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How To Make Elevations Adjustments On Your Riflescope

To change the impact of the bullet up or down relative to where you are aiming with your scope, you need to make an “elevation” adjustment. Elevation adjustments are made when you are “zeroing” the scope to your rifle or when you are shooting at different distances.

” Zeroing” a range is guaranteeing that the factor of objective (POA) with the scope on the target coincides as the point of impact (POI) where the bullet actually strikes the target at a baseline range. When a brand-new range is installed on a rifle, it should be “zeroed.” When capturing at ranges different than the range at which you zeroed your scope, the bullet’s effect (POI) will be higher or lower than your factor of purpose (POA).

This is because bullets fall as quickly as they leave the barrel of your rifle as well as since the barrel is pointed slightly higher to compensate for this decline, your bullet travels in an arc to the target. Quite just, to move the impact of your bullet up, you turn the altitude turret towards “up” on your scope.

For most scopes, this involves revolving the turret counter-clockwise. To reduce the bullet’s impact, the majority of extents call for that the altitude turret is turned clockwise. PLEASE VALIDATE ON YOUR SPECIFIC EXTENT. Each “click” of the turret represents an angular dimension. Several searching scopes adjust in 1/4 MOA (1/4 ″ per 100 yds). Hope this post could help you understand how to adjust a rifle scope, if any questions, feel free to contact us.

Windage Adjustments

Comparable to elevation adjustments on a scope, windage modifications are for moving the influence of the bullet when zeroing a range to a rifle or for adjusting to shooting problems. Nonetheless, instead of the altitude turrets’ Backwards and forwards adjustments, windage turrets adjust the influence of the bullet left or right.

Usually, when my range is zeroed, I seldom touch the windage turrets. Yes, wind can significantly relocate a bullet in the trip (especially at distance), yet I prefer to “hold” left or right (goal to the left or the right of the target– particularly useful with reference marks on the reticle) as opposed to making a windage change with the windage turret. This is because the wind changes too promptly to re-adjust each time and I could neglect to relocate the windage turret back to “zero.”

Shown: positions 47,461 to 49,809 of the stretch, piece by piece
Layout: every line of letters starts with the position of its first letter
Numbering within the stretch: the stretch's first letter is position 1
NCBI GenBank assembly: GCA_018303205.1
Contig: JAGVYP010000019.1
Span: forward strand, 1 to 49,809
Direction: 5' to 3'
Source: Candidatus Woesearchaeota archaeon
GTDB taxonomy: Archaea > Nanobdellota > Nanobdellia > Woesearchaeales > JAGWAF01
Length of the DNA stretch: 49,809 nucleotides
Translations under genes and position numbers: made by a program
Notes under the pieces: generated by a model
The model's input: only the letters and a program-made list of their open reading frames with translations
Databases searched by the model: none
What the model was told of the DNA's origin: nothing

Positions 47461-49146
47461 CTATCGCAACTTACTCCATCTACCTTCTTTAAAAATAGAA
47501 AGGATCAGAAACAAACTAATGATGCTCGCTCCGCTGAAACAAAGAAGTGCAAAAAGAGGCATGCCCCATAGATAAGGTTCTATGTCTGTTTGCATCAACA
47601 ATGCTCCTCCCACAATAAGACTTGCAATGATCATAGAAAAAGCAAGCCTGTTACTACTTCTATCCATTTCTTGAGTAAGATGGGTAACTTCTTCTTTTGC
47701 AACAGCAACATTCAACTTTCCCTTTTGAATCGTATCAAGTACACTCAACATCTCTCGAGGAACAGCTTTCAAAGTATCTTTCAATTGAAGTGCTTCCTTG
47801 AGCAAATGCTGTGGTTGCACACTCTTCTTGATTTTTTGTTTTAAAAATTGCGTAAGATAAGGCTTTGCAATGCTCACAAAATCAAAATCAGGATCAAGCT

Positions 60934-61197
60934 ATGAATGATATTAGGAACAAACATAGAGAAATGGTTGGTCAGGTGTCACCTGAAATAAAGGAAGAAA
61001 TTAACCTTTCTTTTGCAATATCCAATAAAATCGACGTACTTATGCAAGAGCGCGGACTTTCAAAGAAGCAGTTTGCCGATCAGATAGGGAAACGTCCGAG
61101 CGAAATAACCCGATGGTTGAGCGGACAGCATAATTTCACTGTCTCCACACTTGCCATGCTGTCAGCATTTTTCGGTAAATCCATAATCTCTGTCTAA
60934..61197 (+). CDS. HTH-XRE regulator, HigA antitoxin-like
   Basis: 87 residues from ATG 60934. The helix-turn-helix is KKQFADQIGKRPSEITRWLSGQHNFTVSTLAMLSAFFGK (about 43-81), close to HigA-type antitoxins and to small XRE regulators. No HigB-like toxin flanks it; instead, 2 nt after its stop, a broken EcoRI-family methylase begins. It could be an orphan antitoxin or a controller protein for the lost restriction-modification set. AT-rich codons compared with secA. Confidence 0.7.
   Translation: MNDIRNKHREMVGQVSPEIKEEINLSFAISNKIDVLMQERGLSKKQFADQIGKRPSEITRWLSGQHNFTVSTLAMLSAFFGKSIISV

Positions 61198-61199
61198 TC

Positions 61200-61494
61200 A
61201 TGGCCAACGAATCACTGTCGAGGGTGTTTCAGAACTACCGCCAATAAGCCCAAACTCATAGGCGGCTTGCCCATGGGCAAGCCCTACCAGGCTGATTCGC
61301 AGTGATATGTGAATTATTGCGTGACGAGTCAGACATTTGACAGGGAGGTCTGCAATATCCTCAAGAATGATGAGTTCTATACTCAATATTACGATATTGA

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Parallax(Target Focus) Adjustments

Parallax is bad. It can cause you to miss a target if your head is not perfectly aligned each time you shoot. Let me explain… As an example, extend your left arm and raise your index finger. Now, with the right index finger, align it halfway between your eye and your left index finger. You should now be looking at two fingertips, at different distances, aligned with each other.

Now, without moving your fingers, move your head slightly from left to right. Notice how your fingers are no longer aligned as your head moves even though they didn’t change position? This relative shift is referred to as parallax. If this happened with your reticle and the target, your misaligned head might cause you to move the rifle to bring the reticle back in line with the target. Hope this post could help you understand how to adjust a rifle scope, if any questions, feel free to contact us.

By moving the rifle, you’ve changed the orientation of the barrel, and thereby the path of the bullet = a miss. If your eye is focused on the reticle (it should be), then you can adjust the target focus to literally move the focal point of the image in the scope to be in line with the reticle. If the target’s image and the reticle are aligned on the same focal plane, not only will they both be in focus (no more straining with your eye to focus on one or the other), there will be no parallax effect. Win/win!

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Focusing The Eyepiece